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Authentic Native American Handcrafted Jewelry

Navajo Jewelry #8 Mine Turquoise & Sterling Silver Pendant w/Chain - 2146sn

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Navajo Jewelry #8 Mine Turquoise & Sterling Silver Pendant w/Chain - 2146sn

$179.99

Beautiful #8 Mine Turquoise Pendant
By Native American artist Lyle Piaso
Overall: 1 3/4" tall by 1" wide
With 18" sterling silver chain
Pendant weight: 14.1 grams
Sterling silver signed

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This beautiful handcrafted pendant was created by Navajo Artist Larson Lee. It features a
lovely Number 8 Mine Turquoise stone that is a bright sky blue with a light to dark gold spider webbed matrix.
It comes with a really nice 18" sterling silver chain.

It's marked sterling and signed.
It measures 1 3/8" tall, plus 3/8" bail by 1" at it's widest point.
The stone is 1 1/8" tall by 3/4" at it's widest point.
Pendant weight: 14.1 grams on my scale
I placed a quarter there for scale.

Number 8 Turquoise

The Number 8 turquoise mine in Carlin, Nevada was first mined in 1929 until its depletion. In its prime, # 8 produced some of the largest nuggets of turquoise found. A spider web matrix of colors ranging from golden brown to black set off the unique bright powder blue and green background of the stone. It has been valued for it's beauty and reputed spiritual and life giving qualities. Since 1978 there has been no Number 8 Turquoise mined. There is however, an existing stock pile that Mr Dowell Ward, the last owner of the mine, has stocked away for later sorting. Number 8 turquoise is a very valuable acquisition and a collector's item, because once the reserve is gone there will be no more material released onto the market.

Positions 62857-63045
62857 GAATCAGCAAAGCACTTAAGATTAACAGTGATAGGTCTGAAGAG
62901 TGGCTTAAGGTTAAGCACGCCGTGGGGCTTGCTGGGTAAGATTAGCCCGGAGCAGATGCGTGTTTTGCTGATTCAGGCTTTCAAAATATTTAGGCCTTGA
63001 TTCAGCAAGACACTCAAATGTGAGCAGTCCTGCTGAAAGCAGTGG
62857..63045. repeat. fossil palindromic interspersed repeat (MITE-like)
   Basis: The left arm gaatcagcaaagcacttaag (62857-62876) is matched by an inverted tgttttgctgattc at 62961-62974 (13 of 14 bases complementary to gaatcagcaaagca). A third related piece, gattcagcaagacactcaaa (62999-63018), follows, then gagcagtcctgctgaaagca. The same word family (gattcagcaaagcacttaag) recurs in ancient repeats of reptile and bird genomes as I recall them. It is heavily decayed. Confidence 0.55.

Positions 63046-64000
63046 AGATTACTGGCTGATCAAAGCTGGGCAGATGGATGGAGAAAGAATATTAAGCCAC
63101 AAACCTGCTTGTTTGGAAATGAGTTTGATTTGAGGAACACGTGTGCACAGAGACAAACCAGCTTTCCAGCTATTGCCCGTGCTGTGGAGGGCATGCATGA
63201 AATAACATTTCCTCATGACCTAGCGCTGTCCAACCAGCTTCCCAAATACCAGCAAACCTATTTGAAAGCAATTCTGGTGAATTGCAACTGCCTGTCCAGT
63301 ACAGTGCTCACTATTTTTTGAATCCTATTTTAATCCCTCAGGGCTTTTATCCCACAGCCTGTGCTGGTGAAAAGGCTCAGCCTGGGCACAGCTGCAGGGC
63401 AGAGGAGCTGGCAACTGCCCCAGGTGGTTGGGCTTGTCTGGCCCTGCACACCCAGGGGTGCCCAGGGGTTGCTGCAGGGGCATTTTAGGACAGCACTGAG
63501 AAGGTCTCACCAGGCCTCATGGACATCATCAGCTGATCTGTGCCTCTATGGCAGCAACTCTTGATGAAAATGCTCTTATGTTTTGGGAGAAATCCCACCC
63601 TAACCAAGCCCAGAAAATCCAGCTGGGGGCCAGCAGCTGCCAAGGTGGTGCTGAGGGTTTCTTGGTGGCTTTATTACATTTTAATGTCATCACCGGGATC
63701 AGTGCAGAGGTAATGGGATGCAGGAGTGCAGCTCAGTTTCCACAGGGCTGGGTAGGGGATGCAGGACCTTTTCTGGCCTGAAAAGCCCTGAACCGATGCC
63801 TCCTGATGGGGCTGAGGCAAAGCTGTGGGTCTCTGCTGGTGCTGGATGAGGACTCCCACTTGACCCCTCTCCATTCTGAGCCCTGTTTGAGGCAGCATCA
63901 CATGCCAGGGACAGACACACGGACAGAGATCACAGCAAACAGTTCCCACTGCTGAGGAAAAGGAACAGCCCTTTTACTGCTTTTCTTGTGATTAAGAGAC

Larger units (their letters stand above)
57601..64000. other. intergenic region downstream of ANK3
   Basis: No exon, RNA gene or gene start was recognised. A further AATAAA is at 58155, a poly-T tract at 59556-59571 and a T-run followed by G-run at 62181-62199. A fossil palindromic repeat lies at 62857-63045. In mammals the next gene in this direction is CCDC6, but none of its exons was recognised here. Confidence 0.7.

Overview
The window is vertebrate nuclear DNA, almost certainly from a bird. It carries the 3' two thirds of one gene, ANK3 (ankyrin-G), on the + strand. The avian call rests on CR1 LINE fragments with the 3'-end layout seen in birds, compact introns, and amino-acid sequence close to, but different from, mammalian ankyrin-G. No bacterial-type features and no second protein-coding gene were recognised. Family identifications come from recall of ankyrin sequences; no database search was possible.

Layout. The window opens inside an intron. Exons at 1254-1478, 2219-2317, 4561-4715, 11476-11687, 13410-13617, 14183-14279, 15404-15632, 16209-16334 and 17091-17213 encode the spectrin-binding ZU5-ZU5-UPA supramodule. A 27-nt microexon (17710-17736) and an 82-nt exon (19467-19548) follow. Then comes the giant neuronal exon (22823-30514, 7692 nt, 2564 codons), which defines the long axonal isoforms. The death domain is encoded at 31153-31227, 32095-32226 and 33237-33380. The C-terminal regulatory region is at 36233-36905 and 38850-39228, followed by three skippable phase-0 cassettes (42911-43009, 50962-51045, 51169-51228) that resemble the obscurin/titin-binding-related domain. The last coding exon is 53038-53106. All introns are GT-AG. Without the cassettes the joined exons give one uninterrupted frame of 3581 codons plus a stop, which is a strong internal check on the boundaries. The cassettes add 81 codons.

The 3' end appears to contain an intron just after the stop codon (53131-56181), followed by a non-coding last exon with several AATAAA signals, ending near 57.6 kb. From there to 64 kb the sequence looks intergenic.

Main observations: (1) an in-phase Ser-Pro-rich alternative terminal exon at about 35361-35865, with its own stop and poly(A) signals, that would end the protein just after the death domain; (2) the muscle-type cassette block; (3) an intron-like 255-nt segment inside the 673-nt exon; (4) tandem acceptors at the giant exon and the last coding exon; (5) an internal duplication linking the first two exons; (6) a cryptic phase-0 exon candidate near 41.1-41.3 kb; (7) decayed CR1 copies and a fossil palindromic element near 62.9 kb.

Navajo Artist Larson Lee was born in 1960 in Lukachukai, AZ on the Navajo Reservation. He is one of 12 children. His Grandfather Joe Lee was a well know silversmith and medicine man. As a small child he traveled across the country dancing at Pow Wows with his Grandfather. Larson used to watch his Grandfather design and create his sterling silver jewelry pieces as a child. Larson later took classes in general silver working techniques. He inherited not only the skills and inspiration from his Grandfather but the tools of his trade when he passed. Larson has designed everything from boot tips to a belt buckle for Bob Hope. His work can be seen in the 1989 issue of National Geographic. He keeps tradition and modern design in mind when he creates individual unique pieces using his native artistic ability.

Sure to make a Fine addition to any collection, or a great gift! Please note: Pictures are enlarged to show detail, remember everything looks bigger on line